The God who revealed himself to us in Jesus Christ is a God of radical welcome. In the gospels, Jesus speaks of drawing all creation to him through his death on the cross. He tells his followers that that which you did to the least of your brothers and sisters, you did to me, to love your neighbor as yourself, to love your enemy and pray for those who persecute you. Our God is a God of radical welcome and inclusion, who will turn away no one who knocks on God’s door — and God asks us to do the same. Over and over again, throughout the laws, the prophets, the gospels, and the letters. Not showing this radical welcome and love was the crime of Sodom and Gomorrah, for which the punishment was death.

It’s not about gays. People who engage in sex with those of the same gender are not sodomites.

But far too many of us are. Far too many of us are willing to kick out those who think differently, and act differently, as well as people who we feel don’t “deserve” to be here. Far too many of us ignore the plight of the poor and the marginalized to aid our own gains. Every day many of us are indifferent or even hateful as we walk past others on the street who are in great need. We keep what is ours for ourselves. We prop up structures that benefit the privileged while we ignore, shun, demean and oppress those who have little. This is Sodomy.

We are a nation of Sodomites. Our public policy is Sodomy.

If I didn’t believe in the God who will bring all people to God’s loving grace, I might wonder: what will be our fate? Will the fate of a nation that consistently refuses to welcome the stranger and care for the poor end up like Sodom and Gomorrah? If angels were to come to take those who show radical love and hospitality to safety, how many of us would be invited to go with?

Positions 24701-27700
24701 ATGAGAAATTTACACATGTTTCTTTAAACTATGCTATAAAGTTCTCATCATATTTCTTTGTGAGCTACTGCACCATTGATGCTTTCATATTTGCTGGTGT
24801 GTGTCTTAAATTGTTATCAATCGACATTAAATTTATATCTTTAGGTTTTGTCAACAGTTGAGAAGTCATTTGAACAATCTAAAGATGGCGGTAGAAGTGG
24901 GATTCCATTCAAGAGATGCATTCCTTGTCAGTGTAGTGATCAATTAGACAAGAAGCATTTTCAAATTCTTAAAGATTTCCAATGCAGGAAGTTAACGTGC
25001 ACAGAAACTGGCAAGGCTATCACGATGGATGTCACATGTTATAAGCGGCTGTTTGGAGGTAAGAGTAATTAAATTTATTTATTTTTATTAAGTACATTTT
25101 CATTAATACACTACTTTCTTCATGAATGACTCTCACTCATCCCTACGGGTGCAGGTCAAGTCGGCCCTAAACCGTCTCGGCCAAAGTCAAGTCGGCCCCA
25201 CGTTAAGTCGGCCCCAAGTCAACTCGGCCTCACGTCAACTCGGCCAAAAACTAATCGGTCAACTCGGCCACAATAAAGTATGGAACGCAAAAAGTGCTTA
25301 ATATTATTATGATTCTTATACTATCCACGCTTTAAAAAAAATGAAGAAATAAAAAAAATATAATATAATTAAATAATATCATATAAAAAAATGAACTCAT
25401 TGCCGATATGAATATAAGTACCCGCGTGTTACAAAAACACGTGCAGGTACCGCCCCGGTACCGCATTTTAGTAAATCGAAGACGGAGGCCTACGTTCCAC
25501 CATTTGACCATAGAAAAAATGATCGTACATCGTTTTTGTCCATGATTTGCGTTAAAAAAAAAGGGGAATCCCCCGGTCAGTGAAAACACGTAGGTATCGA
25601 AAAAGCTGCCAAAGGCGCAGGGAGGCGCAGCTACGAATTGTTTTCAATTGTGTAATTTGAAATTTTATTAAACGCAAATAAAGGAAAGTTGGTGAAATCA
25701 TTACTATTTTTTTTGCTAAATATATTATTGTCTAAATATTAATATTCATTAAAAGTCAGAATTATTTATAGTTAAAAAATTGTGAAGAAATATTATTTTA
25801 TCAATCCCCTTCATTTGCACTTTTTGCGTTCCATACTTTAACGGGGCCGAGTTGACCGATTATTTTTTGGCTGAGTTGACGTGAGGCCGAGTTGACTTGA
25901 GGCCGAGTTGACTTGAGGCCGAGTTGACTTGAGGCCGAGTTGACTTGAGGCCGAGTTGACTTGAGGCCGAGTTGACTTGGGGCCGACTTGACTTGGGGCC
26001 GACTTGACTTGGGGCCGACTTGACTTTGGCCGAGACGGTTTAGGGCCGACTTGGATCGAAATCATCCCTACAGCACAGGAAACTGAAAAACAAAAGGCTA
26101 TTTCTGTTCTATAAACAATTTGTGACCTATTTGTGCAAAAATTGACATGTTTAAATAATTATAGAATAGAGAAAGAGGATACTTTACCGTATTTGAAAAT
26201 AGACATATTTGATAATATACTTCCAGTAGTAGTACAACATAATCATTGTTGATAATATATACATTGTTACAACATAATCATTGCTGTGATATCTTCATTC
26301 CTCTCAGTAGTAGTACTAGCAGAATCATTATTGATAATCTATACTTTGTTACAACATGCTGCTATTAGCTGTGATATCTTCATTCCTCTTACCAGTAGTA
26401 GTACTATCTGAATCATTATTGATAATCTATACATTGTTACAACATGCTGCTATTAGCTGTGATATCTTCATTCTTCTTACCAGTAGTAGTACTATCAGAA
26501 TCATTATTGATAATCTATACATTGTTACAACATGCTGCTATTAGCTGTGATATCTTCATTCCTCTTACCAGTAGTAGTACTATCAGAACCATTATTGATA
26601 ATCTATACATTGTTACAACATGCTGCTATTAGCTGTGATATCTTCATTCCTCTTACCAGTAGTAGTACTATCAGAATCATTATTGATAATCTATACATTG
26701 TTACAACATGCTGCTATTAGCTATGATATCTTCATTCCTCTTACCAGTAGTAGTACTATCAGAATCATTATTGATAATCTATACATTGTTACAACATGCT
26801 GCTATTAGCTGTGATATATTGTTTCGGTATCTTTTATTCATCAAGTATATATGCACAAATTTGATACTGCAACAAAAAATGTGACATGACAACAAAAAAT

What would the God of the prophets have to say to us, as we continue the ways of Sodom and Gomorrah?

Maybe something like this:

Look, you serve your own interest on your fast day and oppress all your workers.

Look, you fast only to quarrel and to fight and to strike with a wicked fist.

Such fasting as you do today will not make your voice heard on high.

Is such the fast that I choose, a day to humble onself?

It is to bow down the head like a bulrush, and to lie in sackcloth and ashes?

Will you call this a fast, a day acceptable to the Lord?

Is not this the fast that I choose:

to loose the bonds of injustice, to undo the thongs of the yoke, to let the oppressed go free and to break every yoke?

Is it not to share your bread with the hungry, and bring the homeless poor into your house, when you see the naked, to cover them, and not to hide yourself from your own kin?

Then your light shall break forth like the dawn and your healing shall spring up quicklt; your vindicator shall go before you, the glory of the Lord shall be your rear guard. Then you shall call, and the Lord will answer; you shall cry for help, and he will say, Here I am.”  ~ Isaiah 58

The devil’s question

If the devil really looked like this, he would be much easier to avoid.

If the devil really looked like this, he would be much easier to avoid.

A sermon on Luke 4:1-13